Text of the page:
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Workplace Rights: What are Your Rights as an Employee?


The country is in the midst of an employment revolution. As a cost-of-living crisis deepens, and stress-related work burnout was experienced by an increasing majority over the last year, record numbers of workers in the UK have been trading their jobs for work at a new company, or in a new sector entirely. This ‘great resignation’ has seen UK workers seek better working situations and better treatment, and led to greater understanding of the legal entitlements they have. What follows are some of the major workplace rights enforced by law, and to which all full-time workers are entitled.

Entitlement to Minimum Wage

As an employee, you are entitled to a minimum starting wage under the National Minimum Wage act of 1998. This wage is defined by your age, and whether or not you are classed as an apprentice; the wage increases on a sliding scale with age, up until 23 – at which point the wage caps at a National Living Wage. In April 2022, minimum wages are set for an increase, with the National Living Wage increasing 6.6% from £8.91 to £9.50. Apprentice wages will also increase, with apprentices set to receive a minimum of £4.81 per hour.

Entitlement to Holiday

As a full-time employee, you are entitled to 28 days paid absence from work; with the average working week being Monday to Friday and 40 hours total, the total days of paid absence add up to one day shy of 6 weeks holiday. However, employers are legally allowed to include national bank holidays as part of your total holiday allowance.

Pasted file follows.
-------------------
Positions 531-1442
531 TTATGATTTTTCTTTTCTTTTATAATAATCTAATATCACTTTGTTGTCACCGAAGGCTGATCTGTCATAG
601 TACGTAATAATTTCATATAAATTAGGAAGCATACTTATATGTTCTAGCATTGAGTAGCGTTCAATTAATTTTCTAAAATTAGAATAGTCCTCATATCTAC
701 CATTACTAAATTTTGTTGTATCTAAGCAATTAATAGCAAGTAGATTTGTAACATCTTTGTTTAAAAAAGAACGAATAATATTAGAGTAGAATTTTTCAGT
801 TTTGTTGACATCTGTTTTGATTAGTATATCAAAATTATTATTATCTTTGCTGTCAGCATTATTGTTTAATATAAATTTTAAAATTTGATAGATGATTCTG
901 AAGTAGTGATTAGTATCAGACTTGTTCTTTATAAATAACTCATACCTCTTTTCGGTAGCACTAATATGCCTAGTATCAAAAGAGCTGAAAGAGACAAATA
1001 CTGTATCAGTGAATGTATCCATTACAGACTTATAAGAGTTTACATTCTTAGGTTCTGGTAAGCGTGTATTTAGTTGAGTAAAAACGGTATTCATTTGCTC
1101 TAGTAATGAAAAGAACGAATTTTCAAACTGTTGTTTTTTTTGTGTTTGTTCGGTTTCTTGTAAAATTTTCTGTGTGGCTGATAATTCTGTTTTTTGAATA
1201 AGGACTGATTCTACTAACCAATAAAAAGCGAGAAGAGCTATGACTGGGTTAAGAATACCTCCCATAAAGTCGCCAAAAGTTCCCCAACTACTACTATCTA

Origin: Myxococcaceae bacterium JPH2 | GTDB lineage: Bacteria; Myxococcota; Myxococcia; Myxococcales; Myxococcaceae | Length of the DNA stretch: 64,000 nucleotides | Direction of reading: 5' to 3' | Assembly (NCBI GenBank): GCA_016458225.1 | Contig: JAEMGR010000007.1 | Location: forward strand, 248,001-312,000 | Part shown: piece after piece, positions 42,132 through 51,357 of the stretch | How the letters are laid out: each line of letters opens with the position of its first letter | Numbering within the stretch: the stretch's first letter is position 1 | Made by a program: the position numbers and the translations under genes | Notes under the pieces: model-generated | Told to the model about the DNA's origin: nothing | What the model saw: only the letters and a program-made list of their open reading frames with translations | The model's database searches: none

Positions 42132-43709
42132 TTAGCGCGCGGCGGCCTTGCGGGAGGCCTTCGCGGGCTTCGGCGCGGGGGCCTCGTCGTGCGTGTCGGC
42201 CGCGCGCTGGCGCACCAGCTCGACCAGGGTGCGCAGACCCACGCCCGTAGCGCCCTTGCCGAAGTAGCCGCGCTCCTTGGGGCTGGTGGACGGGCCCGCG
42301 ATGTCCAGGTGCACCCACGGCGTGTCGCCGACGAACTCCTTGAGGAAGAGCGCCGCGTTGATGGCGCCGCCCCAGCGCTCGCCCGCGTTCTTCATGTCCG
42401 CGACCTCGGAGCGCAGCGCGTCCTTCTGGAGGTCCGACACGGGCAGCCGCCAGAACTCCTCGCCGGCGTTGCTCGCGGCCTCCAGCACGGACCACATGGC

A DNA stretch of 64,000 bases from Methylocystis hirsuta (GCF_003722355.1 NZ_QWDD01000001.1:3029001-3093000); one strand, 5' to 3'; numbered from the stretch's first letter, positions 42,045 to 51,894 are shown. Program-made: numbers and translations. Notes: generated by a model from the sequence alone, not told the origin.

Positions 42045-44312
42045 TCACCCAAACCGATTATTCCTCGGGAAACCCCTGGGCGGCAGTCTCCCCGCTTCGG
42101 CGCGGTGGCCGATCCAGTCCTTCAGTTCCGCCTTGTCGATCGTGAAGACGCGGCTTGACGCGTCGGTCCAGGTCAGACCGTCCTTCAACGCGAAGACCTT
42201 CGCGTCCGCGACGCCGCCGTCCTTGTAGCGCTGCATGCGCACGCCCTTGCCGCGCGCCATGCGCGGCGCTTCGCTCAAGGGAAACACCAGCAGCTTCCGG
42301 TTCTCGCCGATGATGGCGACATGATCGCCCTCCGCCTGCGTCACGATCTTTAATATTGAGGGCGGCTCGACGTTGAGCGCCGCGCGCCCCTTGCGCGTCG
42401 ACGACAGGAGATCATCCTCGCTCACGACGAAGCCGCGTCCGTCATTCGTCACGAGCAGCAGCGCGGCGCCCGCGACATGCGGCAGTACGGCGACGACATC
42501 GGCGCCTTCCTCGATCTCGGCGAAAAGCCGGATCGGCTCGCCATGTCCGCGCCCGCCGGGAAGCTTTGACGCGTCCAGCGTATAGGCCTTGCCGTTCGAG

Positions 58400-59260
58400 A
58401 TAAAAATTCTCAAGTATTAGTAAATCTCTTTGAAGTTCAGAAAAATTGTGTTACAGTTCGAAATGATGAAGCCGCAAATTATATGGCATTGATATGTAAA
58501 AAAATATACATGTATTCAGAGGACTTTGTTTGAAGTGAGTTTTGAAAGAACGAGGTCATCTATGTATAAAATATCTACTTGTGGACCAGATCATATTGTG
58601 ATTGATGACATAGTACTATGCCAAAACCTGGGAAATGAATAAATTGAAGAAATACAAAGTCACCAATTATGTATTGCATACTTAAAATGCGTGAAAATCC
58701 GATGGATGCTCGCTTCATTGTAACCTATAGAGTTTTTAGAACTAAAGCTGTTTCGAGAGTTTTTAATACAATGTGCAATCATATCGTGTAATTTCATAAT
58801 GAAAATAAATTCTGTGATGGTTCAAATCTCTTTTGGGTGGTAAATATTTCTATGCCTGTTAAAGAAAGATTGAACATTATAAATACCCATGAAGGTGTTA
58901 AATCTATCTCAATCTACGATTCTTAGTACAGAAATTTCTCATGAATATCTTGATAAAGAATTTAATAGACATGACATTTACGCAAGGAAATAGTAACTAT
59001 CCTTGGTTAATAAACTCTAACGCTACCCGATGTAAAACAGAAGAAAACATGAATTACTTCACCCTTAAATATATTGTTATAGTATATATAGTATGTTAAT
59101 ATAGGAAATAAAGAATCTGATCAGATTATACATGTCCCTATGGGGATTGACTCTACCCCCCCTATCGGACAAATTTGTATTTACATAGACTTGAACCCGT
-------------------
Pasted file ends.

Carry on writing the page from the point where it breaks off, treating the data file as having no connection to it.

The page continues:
Health and Safety

As an employee, your safety in the workplace is to be ensured by your employer; there are myriad health and safety regulations in place regarding correct procedures for lifting and storing items, handling hazardous materials and more. In the event that you as an employee suffer an injury at your workplace, caused by failure on your employer’s part to provide a safe working environment, you may be eligible to put in a personal injury claim and collect civil compensation for your injury.

Statutory Sick Pay

In the event that you fall ill and are unable to attend work for four or more consecutive days, as a full-time employee you are entitled to £96.35 per week in the form of Statutory Sick Pay or SSP. SSP is available in full for up to 28 weeks, and cannot be garnished by your employer. If you are frequently ill, and your bouts of absence occur less than 8 weeks apart, they may be ‘linked’; linked absences for more than three years can lead to ineligibility for SSP.

Discrimination and Harassment

Issues of discrimination and harassment are taken extremely seriously with regard to employment law, and employees have robust rights in the event that they are unfortunate enough to suffer either at work. Employers are not allowed to discriminate against employees based on a number of categories and classes, including age, disability, ethnicity and pregnancy. Likewise, bullying and sexual harassment are matters taken seriously by any business’ HR department, and employees suffering harassment are protected under the 2010 Equality Act.